Healthy Food Habits For Kids

Whether they’re toddlers or in their teens, children develop a natural preference for the foods they enjoy the most. To encourage healthy eating habits, the challenge is to make nutritious choices appealing.

Focus on overall diet rather than specific foods. Kids should be eating more whole, minimally processed food—food that is as close to its natural form as possible—and less packaged and processed food.

Be a role model. The childhood impulse to imitate is strong so don’t ask your child to eat vegetables while you gorge on potato chips.

Disguise the taste of healthier foods. Add vegetables to a beef stew, for example, or mash carrots up with mashed potato, or add a sweet dip to slices of apple.

Cook more meals at home. Restaurant and takeout meals have more added sugar and unhealthy fat so cooking at home can have a huge impact on your kids’ health. If you make large batches, cooking just a few times can be enough to feed your family for the whole week.

Get kids involved in shopping for groceries and preparing meals. You can teach them about different foods and how to read food labels.

Make healthy snacks available. Keep plenty of fruit, vegetables, and healthy beverages (water, milk, pure fruit juice) on hand so kids avoid unhealthy snacks like soda, chips, and cookies.

Limit portion sizes. Don’t insist your child cleans the plate, and never use food as a reward or bribe.

Make mealtimes about more than just healthy food

Making time to sit down as a family to eat a home-cooked meal not only sets a great example for kids about the importance of healthy food, it can bring a family together—even moody teenagers love to eat tasty, home-cooked meals!

Regular family meals provide comfort. Knowing the whole family will sit down to eat dinner (or breakfast) together at approximately the same time every day can be very comforting for kids and enhance appetite.

Family meals offer opportunity to catch up on your kids’ daily lives. Gathering the family around a table for a meal is an ideal opportunity to talk and listen to your kids without the distraction of TV, phones, or computers.

Social interaction is vital for your child. The simple act of talking to a parent over the dinner table about how they feel can play a big role in relieving stress and boosting your child’s mood and self-esteem. And it gives you chance to identify problems in your child’s life and deal with them early.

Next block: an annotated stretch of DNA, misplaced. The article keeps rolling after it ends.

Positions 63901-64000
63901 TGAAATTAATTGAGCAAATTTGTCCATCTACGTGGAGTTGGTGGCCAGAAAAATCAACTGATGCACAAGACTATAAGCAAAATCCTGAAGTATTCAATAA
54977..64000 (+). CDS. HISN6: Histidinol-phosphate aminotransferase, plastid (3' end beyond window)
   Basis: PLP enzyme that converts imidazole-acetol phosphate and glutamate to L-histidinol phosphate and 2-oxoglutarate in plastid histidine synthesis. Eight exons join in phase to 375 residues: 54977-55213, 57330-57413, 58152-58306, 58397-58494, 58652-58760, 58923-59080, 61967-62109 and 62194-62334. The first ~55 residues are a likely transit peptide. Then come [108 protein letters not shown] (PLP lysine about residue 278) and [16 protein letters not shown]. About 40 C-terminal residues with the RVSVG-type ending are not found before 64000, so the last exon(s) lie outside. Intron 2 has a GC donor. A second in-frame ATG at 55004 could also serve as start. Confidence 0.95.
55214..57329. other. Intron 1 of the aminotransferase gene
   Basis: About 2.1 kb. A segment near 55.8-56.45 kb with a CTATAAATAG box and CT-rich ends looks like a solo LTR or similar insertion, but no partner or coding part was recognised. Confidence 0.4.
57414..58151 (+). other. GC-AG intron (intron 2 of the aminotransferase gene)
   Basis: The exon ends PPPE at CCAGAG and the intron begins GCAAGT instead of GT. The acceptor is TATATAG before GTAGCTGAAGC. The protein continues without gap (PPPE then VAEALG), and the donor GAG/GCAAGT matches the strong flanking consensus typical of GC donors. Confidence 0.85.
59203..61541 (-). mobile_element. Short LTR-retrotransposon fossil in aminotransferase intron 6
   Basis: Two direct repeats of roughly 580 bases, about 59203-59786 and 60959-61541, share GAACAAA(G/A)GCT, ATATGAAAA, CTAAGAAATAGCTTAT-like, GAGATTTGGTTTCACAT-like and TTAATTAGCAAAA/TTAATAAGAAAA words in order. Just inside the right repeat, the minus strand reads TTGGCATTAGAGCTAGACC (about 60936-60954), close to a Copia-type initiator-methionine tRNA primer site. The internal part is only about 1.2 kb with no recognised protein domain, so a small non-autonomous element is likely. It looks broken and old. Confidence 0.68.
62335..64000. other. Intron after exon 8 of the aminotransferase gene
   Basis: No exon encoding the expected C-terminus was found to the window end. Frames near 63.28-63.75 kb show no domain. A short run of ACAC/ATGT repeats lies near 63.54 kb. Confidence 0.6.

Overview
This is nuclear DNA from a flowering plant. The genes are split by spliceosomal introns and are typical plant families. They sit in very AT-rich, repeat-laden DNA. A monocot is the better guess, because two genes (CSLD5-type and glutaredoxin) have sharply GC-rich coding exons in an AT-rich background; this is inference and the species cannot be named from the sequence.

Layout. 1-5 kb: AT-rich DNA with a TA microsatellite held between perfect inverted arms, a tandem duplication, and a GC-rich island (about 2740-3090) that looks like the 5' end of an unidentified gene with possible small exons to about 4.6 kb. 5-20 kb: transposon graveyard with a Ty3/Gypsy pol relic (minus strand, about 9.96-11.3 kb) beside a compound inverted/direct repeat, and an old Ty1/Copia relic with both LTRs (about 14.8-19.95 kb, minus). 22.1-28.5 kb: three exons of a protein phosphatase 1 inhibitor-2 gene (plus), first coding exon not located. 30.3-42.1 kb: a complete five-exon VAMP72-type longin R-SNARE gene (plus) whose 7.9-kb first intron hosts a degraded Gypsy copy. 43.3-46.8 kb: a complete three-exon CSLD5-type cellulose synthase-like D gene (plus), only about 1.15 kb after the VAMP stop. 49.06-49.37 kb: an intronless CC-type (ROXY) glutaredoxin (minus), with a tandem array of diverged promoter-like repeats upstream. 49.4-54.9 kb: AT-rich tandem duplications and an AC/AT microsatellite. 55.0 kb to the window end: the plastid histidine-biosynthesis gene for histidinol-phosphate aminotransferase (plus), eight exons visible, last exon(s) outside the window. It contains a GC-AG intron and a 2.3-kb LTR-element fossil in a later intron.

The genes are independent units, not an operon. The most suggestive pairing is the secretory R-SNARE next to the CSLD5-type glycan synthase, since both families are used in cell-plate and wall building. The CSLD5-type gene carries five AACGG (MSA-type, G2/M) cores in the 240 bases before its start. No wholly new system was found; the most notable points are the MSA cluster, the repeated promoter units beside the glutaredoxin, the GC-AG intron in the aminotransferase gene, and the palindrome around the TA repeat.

Mealtimes enable you to “teach by example.” Eating together lets your kids see you eating healthy food while keeping your portions in check and limiting junk food.  Refrain from obsessive calorie counting or commenting on your own weight, though, so that your kids don’t adopt negative associations with food.

Mealtimes let you monitor your kids’ eating habits. This can be important for older kids and teens who spend a lot of time eating at school or friends’ houses. If your teen’s choices are less than ideal, the best way to make changes is to emphasize short-term consequences of a poor diet, such as physical appearance or athletic ability. These are more important to teens than long-term health. For example, “Calcium will help you grow taller.” “Iron will help you do better on tests.”

Limit sugar and refined carbs in your child’s diet

Simple or refined carbohydrates are sugars and refined grains that have been stripped of all bran, fiber, and nutrients—such as white bread, pizza dough, pasta, pastries, white flour, white rice, and many breakfast cereals. They cause dangerous spikes in blood sugar and fluctuations in mood and energy. Complex carbs, on the other hand, are usually high in nutrients and fiber and are digested slowly, providing longer-lasting energy. They include whole wheat or multigrain bread, high-fiber cereals, brown rice, beans, nuts, fruit, and non-starchy vegetables.